# Find magnitude of third force

Can someone simplify this question for me please?

From what I can understand. If two forces are pulling that would suggest that it’s under tension. The arrows suggest ones pulling to the left and one to the right so, force would be 8-6.5=1.5N but if I were to imagine two pulling forces, I would have said 8+6.5 as it accelerates uniformly for the first four seconds.

At four second, a third force pulls parallel, so it would act with the same acceleration? When it moves 2m same direction it’s speed is 1.24… it’s a little meh in my head.

Edit: as the velocity reduces after the new pulling force is added. I can make the assumption the third force is acting in the opposite direction of the original two.
(edited 1 year ago)
Original post by KingRich
Can someone simplify this question for me please?

From what I can understand. If two forces are pulling that would suggest that it’s under tension. The arrows suggest ones pulling to the left and one to the right so, force would be 8-6.5=1.5N but if I were to imagine two pulling forces, I would have said 8+6.5 as it accelerates uniformly for the first four seconds.

At four second, a third force pulls parallel, so it would act with the same acceleration? When it moves 2m same direction it’s speed is 1.24… it’s a little meh in my head.

When you use F=ma ... you need the NET force acting on the object.

There are two parts to the object's motion here:

(I) In the first four seconds, the object has some net force, hence it has some acceleration (given from F=ma) based on that net force (and the mass, of course). What is the velocity of the object at the end of this first phase of motion?

(II) There is a third force now acting on the object. The initial velocity for this phase of motion is the same as the velocity you found in part (I). You are told that the object displaces 2m in the same direction as its motion before (so, 2m RIGHTWARD). You also know that the final speed at the end of this phase is 1.24 m/s but this implies that the final velocity is either +1.24 or -1.24 ... both possibilities with lead to two possible forces F. In either case, you should introduce F acting rightward and determine what it is ... if it turns out to be negative, it means that it acts to the left instead. In order to find F, you need to use F=ma again .... what is the acceleration of the object in phase (II) ? Use the displacement, initial/final velocities in SUVAT to work that out.

EDIT: Based on the question's wording, I think they only want you to use +1.24 for the final velocity for (II). There is ambiguity in their phrasing when they say "moved a further 2m in the same direction" ... does that mean total distance travelled is 2m rightward, or does it mean the displacement from the end of phase (I) is 2m rightward?

Anyway ... choose +1.24 for first attempt and see what force you get.
(edited 1 year ago)
Since the two forces act in opposite directions, the net force acting on the object initially is indeed $F = 8-6.5 = 1.5{\text N}$. Assuming no resistive forces, the acceleration can be found with Newton's second law for constant mass ($F = ma$).

The third force, let's call it $G$, acts on the object after 4s, meaning the net force after 4s can be taken as $F = 1.5 + G ({\text N})$.

Next you need an equation of motion, one of your $suvat$ equations. Remembering that the initial velocity ($u$) is 0, you can break the motion into two parts by time [edit: and displacement!] (0-4s, 2m), characterised by two different accelerations. Ultimately, you are trying to find the acceleration in the second phase.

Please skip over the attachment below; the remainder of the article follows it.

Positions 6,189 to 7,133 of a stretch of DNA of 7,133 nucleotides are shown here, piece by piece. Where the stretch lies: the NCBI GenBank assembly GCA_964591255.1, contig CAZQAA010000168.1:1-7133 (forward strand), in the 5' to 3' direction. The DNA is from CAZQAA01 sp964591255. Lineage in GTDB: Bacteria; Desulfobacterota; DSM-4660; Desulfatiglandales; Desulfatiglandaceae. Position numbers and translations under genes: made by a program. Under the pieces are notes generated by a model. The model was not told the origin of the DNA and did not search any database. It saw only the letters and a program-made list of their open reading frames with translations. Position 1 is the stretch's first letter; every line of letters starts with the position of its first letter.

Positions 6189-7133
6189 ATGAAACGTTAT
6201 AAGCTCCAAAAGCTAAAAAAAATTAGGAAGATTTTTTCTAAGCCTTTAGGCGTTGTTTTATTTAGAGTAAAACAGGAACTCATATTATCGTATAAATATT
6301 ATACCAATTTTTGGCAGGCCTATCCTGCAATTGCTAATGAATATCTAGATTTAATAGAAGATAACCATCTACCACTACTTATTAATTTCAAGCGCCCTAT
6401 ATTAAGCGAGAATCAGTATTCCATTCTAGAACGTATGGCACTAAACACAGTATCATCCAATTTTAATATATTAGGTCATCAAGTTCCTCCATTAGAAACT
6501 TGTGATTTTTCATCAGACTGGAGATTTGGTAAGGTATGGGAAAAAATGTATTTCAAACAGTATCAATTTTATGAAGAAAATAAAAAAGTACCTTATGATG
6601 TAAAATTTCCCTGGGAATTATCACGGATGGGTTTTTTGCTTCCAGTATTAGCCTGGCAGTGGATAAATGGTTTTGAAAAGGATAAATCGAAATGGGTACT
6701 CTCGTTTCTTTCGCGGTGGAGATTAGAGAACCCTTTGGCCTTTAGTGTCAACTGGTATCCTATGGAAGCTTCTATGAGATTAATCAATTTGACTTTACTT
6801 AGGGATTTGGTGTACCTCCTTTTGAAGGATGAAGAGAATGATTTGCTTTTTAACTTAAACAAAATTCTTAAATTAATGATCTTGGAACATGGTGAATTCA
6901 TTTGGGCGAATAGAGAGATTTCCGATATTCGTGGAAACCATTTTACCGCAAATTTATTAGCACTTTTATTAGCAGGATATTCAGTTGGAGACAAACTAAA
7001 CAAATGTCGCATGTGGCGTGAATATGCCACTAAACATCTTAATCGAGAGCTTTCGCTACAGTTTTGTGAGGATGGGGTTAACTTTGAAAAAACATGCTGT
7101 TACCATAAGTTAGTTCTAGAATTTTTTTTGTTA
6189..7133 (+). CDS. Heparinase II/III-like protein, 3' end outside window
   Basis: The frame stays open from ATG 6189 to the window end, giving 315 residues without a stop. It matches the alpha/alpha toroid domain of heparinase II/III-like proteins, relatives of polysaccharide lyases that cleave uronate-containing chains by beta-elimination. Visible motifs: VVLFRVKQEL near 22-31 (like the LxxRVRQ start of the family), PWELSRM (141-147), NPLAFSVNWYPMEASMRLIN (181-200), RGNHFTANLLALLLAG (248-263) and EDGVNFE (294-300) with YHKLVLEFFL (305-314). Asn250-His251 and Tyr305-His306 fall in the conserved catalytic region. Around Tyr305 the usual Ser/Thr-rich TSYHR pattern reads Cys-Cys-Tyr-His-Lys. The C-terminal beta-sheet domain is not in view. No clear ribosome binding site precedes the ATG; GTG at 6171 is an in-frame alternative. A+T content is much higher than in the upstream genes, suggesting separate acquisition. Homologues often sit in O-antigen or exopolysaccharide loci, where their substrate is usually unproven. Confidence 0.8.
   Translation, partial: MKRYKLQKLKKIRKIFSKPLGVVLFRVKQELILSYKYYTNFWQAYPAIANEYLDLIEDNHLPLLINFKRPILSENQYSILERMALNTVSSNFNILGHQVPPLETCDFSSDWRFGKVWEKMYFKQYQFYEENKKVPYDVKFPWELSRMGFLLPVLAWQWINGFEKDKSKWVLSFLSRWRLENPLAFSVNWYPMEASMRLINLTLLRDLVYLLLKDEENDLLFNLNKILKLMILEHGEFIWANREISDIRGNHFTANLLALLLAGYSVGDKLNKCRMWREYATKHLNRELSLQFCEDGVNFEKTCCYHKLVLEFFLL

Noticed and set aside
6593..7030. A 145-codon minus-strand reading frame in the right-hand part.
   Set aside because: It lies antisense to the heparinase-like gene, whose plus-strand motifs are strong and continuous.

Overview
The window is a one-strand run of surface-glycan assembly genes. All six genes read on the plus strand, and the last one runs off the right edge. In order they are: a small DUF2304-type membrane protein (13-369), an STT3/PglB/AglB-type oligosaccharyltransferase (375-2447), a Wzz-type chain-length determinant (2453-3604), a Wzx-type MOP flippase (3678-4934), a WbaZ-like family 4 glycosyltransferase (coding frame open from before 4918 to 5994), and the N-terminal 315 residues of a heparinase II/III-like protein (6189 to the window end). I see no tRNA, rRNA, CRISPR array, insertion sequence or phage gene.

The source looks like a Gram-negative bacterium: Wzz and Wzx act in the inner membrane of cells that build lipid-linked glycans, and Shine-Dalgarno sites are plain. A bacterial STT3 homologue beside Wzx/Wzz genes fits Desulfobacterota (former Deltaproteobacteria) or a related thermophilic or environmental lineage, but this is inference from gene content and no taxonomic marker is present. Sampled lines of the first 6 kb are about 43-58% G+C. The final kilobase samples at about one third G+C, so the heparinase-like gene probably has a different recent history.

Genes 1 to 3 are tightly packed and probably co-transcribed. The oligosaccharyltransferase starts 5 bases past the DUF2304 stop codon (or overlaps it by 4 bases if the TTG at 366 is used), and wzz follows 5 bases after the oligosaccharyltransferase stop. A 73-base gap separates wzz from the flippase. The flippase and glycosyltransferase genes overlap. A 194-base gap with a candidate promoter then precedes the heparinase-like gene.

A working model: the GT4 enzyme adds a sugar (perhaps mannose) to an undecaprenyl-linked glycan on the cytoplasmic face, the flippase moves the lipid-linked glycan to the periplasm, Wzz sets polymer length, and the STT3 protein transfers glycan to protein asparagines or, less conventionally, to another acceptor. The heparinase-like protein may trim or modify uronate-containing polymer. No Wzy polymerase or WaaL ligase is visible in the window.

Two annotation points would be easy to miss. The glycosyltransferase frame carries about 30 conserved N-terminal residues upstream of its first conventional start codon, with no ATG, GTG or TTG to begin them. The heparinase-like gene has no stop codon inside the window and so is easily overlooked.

Let me know if anything's unclear.
(edited 1 year ago)
Original post by GgbroTG
...you can break the motion into two parts by time (0-4s, 4-6s), characterised by two different accelerations...

Let me know if anything's unclear.

My reading of the question suggests that the second phase involves the object moving 2m, not moving for 2s...
You are indeed correct! I'll update my answer.
Original post by GgbroTG
Since the two forces act in opposite directions, the net force acting on the object initially is indeed $F = 8-6.5 = 1.5{\text N}$. Assuming no resistive forces, the acceleration can be found with Newton's second law for constant mass ($F = ma$).

The third force, let's call it $G$, acts on the object after 4s, meaning the net force after 4s can be taken as $F = 1.5 + G$ [${\text N}$].

Next you need an equation of motion, one of your $suvat$ equations. Remembering that the initial velocity ($u$) is 0, you can break the motion into two parts by time (0-4s, 4-6s), characterised by two different accelerations.

Let me know if anything's unclear.

As I theorised on my graph. I may be somewhat close. I should assume by the graph then one force is forward and the other is against.

for the first four seconds I can find the final velocity by finding the acceleration first from f=ma so, acceleration is 0.3260 and applying v=u+at to find final velocity 1.304

for the second stage the initial velocity is 1.304 and the final velocity is 1.24 over s=2 that way I find acceleration to be negative. By applying v²=u²+2as….

Allowing me to calculate 1.5+p₃=(4.4)(-0.04070704)

hence third force lol -1.1679 therefore it’s acting against
Original post by KingRich

Allowing me to calculate 1.5+p₃=(4.4)(-0.04070704)

hence third force lol -1.1679 therefore it’s acting against

Other than the mass being 4.6kg, as opposed to 4.4kg, this all seems correct (your final answer is slightly off as a result, mind). Good job.
(edited 1 year ago)
Original post by GgbroTG
Other than the mass being 4.6kg, as opposed to 4.4kg, this all seems correct (your final answer is slightly off as a result, mind). Good job.

Ahah, I have no idea why I keep writing 4.4! I must unknowingly hate the number 4.6 or something lol